Lower Bertha Falls

March 16, 2019. A pleasant snowshoe trip on one of Waterton’s most popular trails.

  • Region: Waterton Lakes National Park, Traditional Territory of the Blackfoot, Tsuu T’ina, and Ktunaxa First Nations
  • Distance: 2.7km to the lower falls / 5.4km out-and-back
  • Total ascent: 209m
  • Elevation of objective: 1448m
  • Hiking time: 2h 30m round-trip (this included frequent stops to take test photos with a new camera)

Through the winter of 2019 much of the fire-damaged terrain in Waterton Lakes National Park remained closed to the public. Luckily, the Bertha Lake trail was open. Up to the Lower Bertha Falls the trail is clear of avalanche terrain aside from briefly crossing one slide path, and this short trip is a popular snowshoe outing for winter visitors to the park. I’d never been up there in the winter, so I took the opportunity to check it out on the last weekend of the season.

Access to the trail is straightforward – drive through the Waterton townsite to Cameron Falls. A short distance past the falls there will be a sign pointing to a spacious parking area and the trailhead. There was some recently fallen and wind-blown snow obscuring the trail in a few places, but overall it was very easy to see which way to go. Snowshoes were definitely worthwhile – I encountered some hikers with only boots when I was on the way back down and they were post-holing to their thighs. The grip from the snowshoe crampons was also quite welcome in a number of areas where the trail was fully buried in steep-sloping snow.

Before the fire, the trail to Lower Bertha Falls was not particularly scenic below the viewpoint at 1.3 km. It’s a lot different after the fire. The lack of dense vegetation opens up the views somewhat, leading to a much different experience. This was a very pleasant day out. There wasn’t much wind, and clouds didn’t start rolling in until I was almost back at my car. I made frequent stops along the way for photos. I’d just bought an Olympus TG-5 with the intention of making it my hiking camera. So, every now and then I’d stop and take a picture with my iPhone, then several with the TG-5 on various settings. This added a fair amount of time to the trip, but the day was so nice I was happy to draw it out a bit.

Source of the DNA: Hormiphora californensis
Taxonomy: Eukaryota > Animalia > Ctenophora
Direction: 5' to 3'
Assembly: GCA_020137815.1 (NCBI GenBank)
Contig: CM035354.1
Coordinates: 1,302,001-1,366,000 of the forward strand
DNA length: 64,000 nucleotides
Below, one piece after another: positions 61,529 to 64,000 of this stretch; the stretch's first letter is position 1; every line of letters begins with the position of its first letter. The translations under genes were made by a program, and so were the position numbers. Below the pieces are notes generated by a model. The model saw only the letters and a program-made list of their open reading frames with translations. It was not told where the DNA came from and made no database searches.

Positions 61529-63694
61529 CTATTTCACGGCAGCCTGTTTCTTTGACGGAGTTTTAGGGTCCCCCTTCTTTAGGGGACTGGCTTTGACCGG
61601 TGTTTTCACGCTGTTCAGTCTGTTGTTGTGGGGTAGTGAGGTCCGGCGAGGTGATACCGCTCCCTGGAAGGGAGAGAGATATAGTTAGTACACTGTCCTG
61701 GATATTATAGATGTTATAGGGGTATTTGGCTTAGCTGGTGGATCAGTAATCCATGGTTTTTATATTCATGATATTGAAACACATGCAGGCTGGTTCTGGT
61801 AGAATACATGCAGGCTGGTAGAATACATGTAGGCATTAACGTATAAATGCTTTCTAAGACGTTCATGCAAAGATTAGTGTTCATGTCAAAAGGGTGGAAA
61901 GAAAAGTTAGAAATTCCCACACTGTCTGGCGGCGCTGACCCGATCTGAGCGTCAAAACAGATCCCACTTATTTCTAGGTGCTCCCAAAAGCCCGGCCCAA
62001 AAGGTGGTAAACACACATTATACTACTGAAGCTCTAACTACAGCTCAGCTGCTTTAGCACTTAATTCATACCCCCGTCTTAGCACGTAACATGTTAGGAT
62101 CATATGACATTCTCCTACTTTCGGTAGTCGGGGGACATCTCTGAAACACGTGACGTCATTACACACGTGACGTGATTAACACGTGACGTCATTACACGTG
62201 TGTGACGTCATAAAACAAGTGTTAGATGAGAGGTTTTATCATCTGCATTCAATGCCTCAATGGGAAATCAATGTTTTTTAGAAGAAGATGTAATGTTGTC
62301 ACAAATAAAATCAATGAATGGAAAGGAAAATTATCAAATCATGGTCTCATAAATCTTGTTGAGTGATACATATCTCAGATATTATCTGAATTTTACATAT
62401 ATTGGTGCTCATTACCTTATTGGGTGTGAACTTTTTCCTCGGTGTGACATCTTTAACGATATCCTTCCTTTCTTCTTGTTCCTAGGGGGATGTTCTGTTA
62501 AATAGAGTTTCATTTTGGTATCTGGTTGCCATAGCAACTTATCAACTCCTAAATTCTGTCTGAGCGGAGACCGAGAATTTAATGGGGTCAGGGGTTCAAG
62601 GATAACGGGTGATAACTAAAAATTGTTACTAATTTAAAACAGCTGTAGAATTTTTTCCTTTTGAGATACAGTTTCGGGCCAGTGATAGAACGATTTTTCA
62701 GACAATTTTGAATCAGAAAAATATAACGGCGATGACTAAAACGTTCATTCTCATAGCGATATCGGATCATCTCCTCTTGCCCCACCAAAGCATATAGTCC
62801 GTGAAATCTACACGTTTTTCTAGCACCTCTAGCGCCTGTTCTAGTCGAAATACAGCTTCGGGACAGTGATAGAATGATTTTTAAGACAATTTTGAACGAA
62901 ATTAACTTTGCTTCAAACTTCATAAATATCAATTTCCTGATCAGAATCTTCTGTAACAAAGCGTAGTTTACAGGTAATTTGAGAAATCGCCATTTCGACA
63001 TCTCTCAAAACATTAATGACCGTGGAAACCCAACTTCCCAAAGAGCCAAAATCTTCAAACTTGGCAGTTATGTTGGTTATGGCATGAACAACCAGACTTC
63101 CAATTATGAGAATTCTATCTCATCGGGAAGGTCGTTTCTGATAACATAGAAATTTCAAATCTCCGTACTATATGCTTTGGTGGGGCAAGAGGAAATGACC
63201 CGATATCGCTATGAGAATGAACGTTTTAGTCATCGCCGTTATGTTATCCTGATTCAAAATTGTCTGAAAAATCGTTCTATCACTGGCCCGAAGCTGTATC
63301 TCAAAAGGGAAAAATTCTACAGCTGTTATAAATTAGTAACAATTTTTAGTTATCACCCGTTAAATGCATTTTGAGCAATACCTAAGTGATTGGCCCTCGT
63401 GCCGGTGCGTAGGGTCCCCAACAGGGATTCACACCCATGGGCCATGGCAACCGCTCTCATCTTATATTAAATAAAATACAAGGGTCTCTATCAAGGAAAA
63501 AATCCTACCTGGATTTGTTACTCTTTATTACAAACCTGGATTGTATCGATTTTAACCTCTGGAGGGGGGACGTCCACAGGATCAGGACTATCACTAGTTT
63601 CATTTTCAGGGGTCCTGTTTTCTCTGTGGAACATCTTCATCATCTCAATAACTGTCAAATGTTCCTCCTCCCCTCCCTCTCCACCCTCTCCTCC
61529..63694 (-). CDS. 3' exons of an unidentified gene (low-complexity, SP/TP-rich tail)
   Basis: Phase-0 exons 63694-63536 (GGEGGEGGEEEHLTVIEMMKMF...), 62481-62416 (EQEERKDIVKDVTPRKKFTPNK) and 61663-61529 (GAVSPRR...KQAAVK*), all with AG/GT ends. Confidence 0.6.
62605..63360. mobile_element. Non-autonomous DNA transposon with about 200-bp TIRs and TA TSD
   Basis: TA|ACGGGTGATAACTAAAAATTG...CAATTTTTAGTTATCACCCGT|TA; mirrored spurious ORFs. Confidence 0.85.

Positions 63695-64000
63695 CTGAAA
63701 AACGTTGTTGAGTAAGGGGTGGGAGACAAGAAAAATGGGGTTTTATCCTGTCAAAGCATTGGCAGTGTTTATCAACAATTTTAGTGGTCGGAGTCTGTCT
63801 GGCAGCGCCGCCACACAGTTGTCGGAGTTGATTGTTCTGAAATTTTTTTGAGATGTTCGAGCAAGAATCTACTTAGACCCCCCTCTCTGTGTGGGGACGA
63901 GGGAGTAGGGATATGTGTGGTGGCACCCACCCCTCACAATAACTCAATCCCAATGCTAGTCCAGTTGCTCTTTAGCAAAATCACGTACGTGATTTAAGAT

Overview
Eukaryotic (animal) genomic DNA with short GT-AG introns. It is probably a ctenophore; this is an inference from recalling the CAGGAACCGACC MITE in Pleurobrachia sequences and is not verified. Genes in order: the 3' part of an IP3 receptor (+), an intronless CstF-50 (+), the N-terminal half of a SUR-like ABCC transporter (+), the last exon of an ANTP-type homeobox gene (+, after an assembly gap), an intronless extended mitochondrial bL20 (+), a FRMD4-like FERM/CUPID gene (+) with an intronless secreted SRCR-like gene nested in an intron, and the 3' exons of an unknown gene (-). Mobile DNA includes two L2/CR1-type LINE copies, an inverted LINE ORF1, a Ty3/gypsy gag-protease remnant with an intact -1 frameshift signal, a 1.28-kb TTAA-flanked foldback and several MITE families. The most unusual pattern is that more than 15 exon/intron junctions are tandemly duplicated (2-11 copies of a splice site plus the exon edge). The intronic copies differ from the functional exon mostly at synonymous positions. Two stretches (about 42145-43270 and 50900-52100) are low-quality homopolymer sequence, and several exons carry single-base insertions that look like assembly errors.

Click on the pictures below to access full-sized images.

Deep, side-sloping snow early on in the trip, with the burned forest all around.
Looking back down the trail before reaching the viewpoint. Snowy Mount Crandell and the burned forest.
The northeast spur of Mount Richards. Lots of burned forest visible, but many of the trees made it through unscathed.
Panorama from the viewpoint, just before the trail turns up the valley towards the falls. This one spot was wind-blown and had minimal snow. The rest of the way was buried deep.
Telephoto shot of Mount Cleveland, across the border in Montana.
Looking up the valley towards Mount Bertha, with the spur of Mount Richardson on the left.
Mount Bertha. The trail to the waterfall is on safe terrain, but beyond the falls the serious avalanche terrain begins. I heard the roar of a couple of avalanches echo down the valley.
The fire burned the bark from this tree, leaving the whorls of the underlying wood visible.
Avalanche path on Mount Richards.
The bridge at the lower falls. The creek in its little gulley was totally buried in deep snow.
Lower Bertha Falls…buried in the snow. The trickle of water was audible. A small pile of bluish ice visible in the mid-ground.
The roots of this distinctive tree have been a rest-stop for generations of kids. I’ve told my kids that a distinctive tree like this means there are hobbits or gnomes nearby. I was glad to see it still standing after the fire.
A pleasant snowy day in Waterton.

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